He stands over my bed. His shoulders smoke. His tongue in my ear. The invisible hands spread out a dress stitched of white scales, a veil of crystalline venom. They brush my nape. Does he play as wedding march or a requiem? The scorpion or the grasshopper? There are no spiders here. There are things I must decipher. The siren swims in bloody water and the bodies collect moss.

I wait until his pulse pipes music, and I tear the mask away. He screams and claws my hands into his empty face. It tears like wax. I cannot clean the skin and blood from my fingernails. Now you have looked upon death, he cries. Now you may never leave. The lantern oil falls onto his skin, sears the feathers from his wings, tears a crater into his chest. He throws me against the floor.

When he weeps at my feet, I place a hand over his head, spread my fingers along his veins. Words of love from his dead mouth. He soaks the hem of my dress, his tears trailing pus from the pits in his cheeks. His living wife. Each night he is feathered. I pound my skull against the wall until my forehead cracks, but I do not die. I drench my dress in blood. He scolds me for my carelessness.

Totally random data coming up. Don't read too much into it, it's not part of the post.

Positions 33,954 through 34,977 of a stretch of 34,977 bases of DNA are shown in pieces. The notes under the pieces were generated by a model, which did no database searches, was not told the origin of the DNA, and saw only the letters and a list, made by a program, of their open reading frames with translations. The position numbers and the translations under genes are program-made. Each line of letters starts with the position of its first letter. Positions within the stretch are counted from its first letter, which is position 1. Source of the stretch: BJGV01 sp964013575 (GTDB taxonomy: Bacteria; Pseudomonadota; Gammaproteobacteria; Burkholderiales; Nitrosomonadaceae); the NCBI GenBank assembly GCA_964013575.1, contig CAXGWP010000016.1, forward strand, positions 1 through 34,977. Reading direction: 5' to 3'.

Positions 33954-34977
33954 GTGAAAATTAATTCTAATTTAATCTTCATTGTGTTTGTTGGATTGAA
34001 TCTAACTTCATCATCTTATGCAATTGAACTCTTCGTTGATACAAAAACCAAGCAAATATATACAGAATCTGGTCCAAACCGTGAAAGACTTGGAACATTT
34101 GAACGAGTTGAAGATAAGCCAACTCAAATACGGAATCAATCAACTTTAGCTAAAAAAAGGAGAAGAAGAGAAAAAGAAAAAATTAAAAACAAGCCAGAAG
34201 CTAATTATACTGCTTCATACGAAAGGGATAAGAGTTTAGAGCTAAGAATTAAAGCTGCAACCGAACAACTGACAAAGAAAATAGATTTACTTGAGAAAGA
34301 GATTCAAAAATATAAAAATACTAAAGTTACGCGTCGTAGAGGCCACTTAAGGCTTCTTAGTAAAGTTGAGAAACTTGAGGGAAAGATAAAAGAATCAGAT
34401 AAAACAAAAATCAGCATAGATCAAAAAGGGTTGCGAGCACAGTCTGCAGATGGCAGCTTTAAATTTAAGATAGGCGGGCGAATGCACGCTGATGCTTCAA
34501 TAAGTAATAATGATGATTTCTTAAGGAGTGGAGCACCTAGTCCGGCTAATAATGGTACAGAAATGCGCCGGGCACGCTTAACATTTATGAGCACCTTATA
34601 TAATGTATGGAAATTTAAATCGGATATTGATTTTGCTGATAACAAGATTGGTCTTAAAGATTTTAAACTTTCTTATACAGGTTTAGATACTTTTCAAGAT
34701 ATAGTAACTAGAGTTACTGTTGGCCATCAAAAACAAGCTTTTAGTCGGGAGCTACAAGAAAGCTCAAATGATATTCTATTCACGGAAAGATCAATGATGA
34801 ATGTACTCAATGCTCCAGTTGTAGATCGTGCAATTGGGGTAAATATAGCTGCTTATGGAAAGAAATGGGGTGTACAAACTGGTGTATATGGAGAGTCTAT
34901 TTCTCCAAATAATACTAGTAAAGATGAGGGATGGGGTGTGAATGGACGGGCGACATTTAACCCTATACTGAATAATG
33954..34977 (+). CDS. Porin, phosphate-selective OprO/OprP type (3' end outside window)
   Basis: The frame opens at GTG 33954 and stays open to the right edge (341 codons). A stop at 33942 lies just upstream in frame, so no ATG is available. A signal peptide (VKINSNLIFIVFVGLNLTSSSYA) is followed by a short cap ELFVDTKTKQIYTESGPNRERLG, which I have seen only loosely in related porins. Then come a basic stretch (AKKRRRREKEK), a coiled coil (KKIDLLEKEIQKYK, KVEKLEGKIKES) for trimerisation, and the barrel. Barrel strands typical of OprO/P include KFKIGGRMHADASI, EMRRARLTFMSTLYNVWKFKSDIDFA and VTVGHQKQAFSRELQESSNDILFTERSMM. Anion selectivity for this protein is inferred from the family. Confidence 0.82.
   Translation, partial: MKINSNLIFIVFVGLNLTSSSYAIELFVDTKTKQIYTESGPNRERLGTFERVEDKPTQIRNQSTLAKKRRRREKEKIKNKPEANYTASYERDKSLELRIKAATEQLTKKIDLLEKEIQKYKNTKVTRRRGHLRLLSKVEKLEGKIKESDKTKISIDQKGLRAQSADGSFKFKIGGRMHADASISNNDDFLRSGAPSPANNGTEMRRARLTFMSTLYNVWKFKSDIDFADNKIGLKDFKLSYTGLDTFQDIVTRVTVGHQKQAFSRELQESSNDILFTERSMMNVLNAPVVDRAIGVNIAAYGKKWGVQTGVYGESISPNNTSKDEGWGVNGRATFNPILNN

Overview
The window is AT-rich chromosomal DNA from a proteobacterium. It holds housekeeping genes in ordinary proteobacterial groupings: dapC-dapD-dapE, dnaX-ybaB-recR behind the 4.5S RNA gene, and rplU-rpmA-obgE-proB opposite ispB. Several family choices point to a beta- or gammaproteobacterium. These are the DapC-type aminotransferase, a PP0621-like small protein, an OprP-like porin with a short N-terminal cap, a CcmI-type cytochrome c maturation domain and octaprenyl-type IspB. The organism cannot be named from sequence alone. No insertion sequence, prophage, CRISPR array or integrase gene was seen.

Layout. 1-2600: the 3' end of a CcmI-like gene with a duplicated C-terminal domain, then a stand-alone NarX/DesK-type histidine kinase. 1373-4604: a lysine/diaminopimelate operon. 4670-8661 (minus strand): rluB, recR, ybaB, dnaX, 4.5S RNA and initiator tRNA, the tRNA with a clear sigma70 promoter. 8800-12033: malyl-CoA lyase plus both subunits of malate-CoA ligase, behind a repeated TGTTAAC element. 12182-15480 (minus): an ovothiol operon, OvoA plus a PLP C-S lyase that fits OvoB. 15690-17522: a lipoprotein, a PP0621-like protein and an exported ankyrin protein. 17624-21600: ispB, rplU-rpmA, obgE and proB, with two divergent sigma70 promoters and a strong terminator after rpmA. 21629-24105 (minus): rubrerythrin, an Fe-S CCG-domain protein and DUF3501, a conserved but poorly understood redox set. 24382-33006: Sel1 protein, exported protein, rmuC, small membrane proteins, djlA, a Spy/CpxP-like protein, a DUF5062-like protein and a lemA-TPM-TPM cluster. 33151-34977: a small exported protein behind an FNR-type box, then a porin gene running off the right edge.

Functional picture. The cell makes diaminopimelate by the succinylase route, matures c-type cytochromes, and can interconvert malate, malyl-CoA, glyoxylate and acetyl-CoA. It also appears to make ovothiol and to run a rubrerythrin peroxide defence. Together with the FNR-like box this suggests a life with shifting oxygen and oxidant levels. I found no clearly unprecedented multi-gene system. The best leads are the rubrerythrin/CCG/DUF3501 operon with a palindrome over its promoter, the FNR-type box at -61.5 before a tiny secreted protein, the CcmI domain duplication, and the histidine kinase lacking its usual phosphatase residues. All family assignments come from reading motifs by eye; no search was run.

How long have I been here? I have thought it might be winter. I must go to my room and lock the door. I must close my ears against his music. His living wife. The sepulcher shuts out all light. I am not allowed to look.

Kathleen J. Woods is an M.F.A. candidate at the University of Colorado at Boulder, where she also teaches and reads for Timber. She received a B.F.A. in Writing, Literature, and Publishing from Emerson College in 2011. Her work has appeared in ArtFaccia and Cavalcade Literary Magazine and is forthcoming in Paragraphiti. Find Her on Facebook and at kathleenjwoods.wordpress.com.